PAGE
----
Coronavirus crisis costing Swiss economy 11-17 billion francs per month

Switzerland's central bank chief said in an interview published by Swiss media Sunday that the coronavirus crisis was costing the Swiss economy up to $17 billion each month.

Coronavirus crisis costing Swiss economy 11-17 billion francs per month

The head of the Swiss National Bank, Thomas Jordan, said the crisis surrounding the COVID-19 pandemic was weighing heavily on the Swiss economy, which was currently functioning at just 70-80 percent of its normal level.

“You have to go back to the oil crisis of the 1970s to find such a collapse of growth,” he told the Tamedia group in an interview published by several Swiss papers Sunday.

The impact of the widespread measures put in place in the Alpine nation to halt the spread of the virus was running up “enormous” costs, he said, “to the tune of 11-17 billion Swiss francs ($11.3-$17.5 billion, 10.4-16.1 billion euros) each month.”

Jordan cautioned that the public debt would swell, as would costs linked to unemployment insurance and to the subsidies provided to businesses to keep them afloat, pushing Switzerland towards a significant deficit this year.

The Le Matin Dimanche and SonntagsZeitung weeklies calculated Sunday that Switzerland in all should dish out some 100 billion to mitigate the effects of the crisis.

They pointed out that in April joblessness surged 43 percent compared to the same month in 2019 with some two million people, out of a population of 8.5 million, drawing partial unemployment benefits.

Switzerland has stopped short of ordering full confinement, but introduced a range of emergency measures in mid-March, including closing restaurants and most other businesses, to combat the spread of the novel coronavirus.

The wealthy Alpine nation, which has counted more than 1,500 deaths and over 30,000 infections from COVID-19, has gradually begun lifting measures, with restaurants, shops and schools due to open Monday.

Jordan said the loosening of confinement measures was vital, stressing the need to step up economic activity to keep a handle on the rising debt levels.

“It makes sense that the gradual deconfinement should start now,” he said, insisting that Switzerland's essential education, health and retirement systems “rest on the stability of our economy.”

Jordan said the central bank had been busy intervening in foreign exchange markets to stabilise the value of the Swiss franc which is considered a refuge currency in times of crisis.

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Reader question: Can I put my Swiss health insurance on hold if I’m abroad?

Given how expensive health insurance premiums are in Switzerland, you may be tempted to suspend your policy while you are abroad. Is this possible?

Reader question: Can I put my Swiss health insurance on hold if I'm abroad?

Unlike the obligatory car insurance, which you can suspend temporarily by depositing your registration plates at the local motor vehicles office, rules pertaining to health insurance are much stricter.

As the Federal Office of Public Health explains it, “If you leave the country for a certain period to travel or study but do not take up residence abroad, you are still required to have [health] insurance in Switzerland”.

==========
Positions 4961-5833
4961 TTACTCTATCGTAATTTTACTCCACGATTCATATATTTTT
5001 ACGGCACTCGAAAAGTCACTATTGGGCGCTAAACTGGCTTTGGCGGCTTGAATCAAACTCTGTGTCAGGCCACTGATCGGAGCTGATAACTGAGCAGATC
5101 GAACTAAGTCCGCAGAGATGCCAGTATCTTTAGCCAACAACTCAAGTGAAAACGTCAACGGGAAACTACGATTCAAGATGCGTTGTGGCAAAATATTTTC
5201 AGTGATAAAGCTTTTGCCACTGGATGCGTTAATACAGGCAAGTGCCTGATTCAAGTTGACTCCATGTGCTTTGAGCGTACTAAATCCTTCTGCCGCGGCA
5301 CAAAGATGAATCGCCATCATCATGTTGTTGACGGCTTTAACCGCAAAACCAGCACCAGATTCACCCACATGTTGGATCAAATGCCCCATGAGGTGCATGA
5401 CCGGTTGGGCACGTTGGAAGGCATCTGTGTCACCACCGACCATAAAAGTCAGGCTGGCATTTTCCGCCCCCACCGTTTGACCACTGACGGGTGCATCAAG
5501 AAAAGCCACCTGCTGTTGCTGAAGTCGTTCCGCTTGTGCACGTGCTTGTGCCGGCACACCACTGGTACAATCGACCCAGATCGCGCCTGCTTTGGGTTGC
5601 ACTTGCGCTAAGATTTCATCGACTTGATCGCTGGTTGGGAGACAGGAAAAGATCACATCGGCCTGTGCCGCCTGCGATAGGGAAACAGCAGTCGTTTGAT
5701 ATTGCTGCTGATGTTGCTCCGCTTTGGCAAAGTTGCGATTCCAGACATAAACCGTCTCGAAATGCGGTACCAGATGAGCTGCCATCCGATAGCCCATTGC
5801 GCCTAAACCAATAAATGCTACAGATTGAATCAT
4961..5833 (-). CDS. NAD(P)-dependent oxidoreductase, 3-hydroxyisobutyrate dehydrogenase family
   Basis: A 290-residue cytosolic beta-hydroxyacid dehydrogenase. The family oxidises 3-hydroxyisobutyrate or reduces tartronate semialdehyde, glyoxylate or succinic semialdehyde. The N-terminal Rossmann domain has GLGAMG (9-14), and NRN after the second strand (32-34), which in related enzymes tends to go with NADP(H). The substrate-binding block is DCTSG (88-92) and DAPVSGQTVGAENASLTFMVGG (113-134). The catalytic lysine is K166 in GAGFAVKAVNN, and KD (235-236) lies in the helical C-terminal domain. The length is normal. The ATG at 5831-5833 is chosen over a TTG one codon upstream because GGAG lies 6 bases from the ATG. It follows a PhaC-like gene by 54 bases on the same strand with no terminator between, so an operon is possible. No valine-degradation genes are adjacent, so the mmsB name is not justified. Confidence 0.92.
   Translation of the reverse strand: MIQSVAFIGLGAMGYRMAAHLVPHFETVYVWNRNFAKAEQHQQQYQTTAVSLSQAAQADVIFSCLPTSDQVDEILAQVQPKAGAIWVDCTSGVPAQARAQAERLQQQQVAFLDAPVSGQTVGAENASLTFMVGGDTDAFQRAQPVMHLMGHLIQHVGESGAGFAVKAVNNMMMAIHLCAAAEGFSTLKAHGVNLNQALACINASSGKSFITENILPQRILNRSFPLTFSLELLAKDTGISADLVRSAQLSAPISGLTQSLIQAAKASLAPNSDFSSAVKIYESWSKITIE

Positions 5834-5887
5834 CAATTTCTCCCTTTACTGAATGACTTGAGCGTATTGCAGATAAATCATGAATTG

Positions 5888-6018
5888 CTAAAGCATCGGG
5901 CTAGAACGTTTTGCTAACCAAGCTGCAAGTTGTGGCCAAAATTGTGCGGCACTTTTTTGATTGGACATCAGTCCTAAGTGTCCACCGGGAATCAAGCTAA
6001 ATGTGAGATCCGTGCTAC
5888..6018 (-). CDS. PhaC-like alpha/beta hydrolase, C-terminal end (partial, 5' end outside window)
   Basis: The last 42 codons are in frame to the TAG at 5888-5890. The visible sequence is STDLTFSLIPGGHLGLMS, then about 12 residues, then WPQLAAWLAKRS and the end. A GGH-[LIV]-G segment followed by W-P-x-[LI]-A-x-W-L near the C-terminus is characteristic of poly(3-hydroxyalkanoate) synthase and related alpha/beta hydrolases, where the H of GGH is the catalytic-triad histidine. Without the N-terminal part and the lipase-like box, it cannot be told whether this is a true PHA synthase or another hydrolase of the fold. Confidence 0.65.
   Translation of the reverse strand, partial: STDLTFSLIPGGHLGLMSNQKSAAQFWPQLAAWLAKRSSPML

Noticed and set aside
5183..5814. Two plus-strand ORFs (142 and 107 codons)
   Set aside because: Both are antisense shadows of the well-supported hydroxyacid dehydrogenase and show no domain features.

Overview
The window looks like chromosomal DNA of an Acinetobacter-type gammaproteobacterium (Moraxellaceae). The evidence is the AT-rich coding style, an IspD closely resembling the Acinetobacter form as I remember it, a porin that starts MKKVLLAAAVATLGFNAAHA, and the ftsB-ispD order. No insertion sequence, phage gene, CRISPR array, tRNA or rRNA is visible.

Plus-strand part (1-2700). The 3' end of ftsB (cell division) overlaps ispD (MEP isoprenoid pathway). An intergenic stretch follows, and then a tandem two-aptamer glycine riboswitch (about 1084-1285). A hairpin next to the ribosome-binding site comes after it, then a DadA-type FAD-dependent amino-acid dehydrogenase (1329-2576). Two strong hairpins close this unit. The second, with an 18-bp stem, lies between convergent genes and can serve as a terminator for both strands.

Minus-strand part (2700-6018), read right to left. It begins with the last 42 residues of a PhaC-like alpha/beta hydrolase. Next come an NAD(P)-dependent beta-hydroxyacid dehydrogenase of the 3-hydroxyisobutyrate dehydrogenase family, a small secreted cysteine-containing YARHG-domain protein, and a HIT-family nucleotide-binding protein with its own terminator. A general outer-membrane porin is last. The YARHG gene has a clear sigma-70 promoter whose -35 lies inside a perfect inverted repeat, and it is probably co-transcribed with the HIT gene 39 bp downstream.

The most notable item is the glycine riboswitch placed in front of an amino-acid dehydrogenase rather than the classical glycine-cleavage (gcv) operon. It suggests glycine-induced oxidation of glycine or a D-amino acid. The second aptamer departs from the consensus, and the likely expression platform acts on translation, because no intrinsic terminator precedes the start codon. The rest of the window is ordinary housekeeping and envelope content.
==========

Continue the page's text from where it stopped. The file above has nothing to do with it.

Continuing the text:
In other words, as long as you are a registered resident of Switzerland, regardless of your nationality or passport, you must keep your compulsory Swiss health insurance and pay your premiums. While you do this, you also remain covered against most medical emergencies while you travel.

However, rules are less stringent for supplemental health plans which can, in some cases, be put on hold, depending on the insurance provider, according to Switzerland’s Moneyland consumer website.

The only exception allowed for suspending the health insurance coverage is during a military or civil protection service which lasts more than 60 consecutive days.

“During these periods, the risks of illness and accident are covered by military insurance. Your health insurance provider will refund your premiums”, according to FOPH.

Under what circumstances can you cancel your Swiss health insurance?

Swiss law says you can cancel your insurance if you are moving abroad, either permanently for for a period exceeding three months.

If you do so, only claims for treatments given while you still lived in Switzerland will be paid by your insurance; any medical bills for treatment incurred after you officially leave will be denied.

These are the procedures for cancelling your compulsory health insurance if you leave the country under conditions mentioned above

To announce your departure abroad, you must send your insurance carrier a letter including your name, customer number or AVS/AHV number.

You must also include a certificate from your place of residence in Switzerland confirming that you have de-registered from your current address, as well as the date of your departure.

Note, however, that if your new destination is another Swiss community / canton, rather than a foreign country, your insurance can only be cancelled from the following calendar year and only if you present proof of having taken up a new policy with another company.

READ MORE: EXPLAINED: How to register your address in Switzerland

You can find out more information about this process here

If you suspend your health insurance for less than six years, you can reactivate it at a later date with the same company when you return to Switzerland.

READ MORE : What you should know about your Swiss health insurance before you go abroad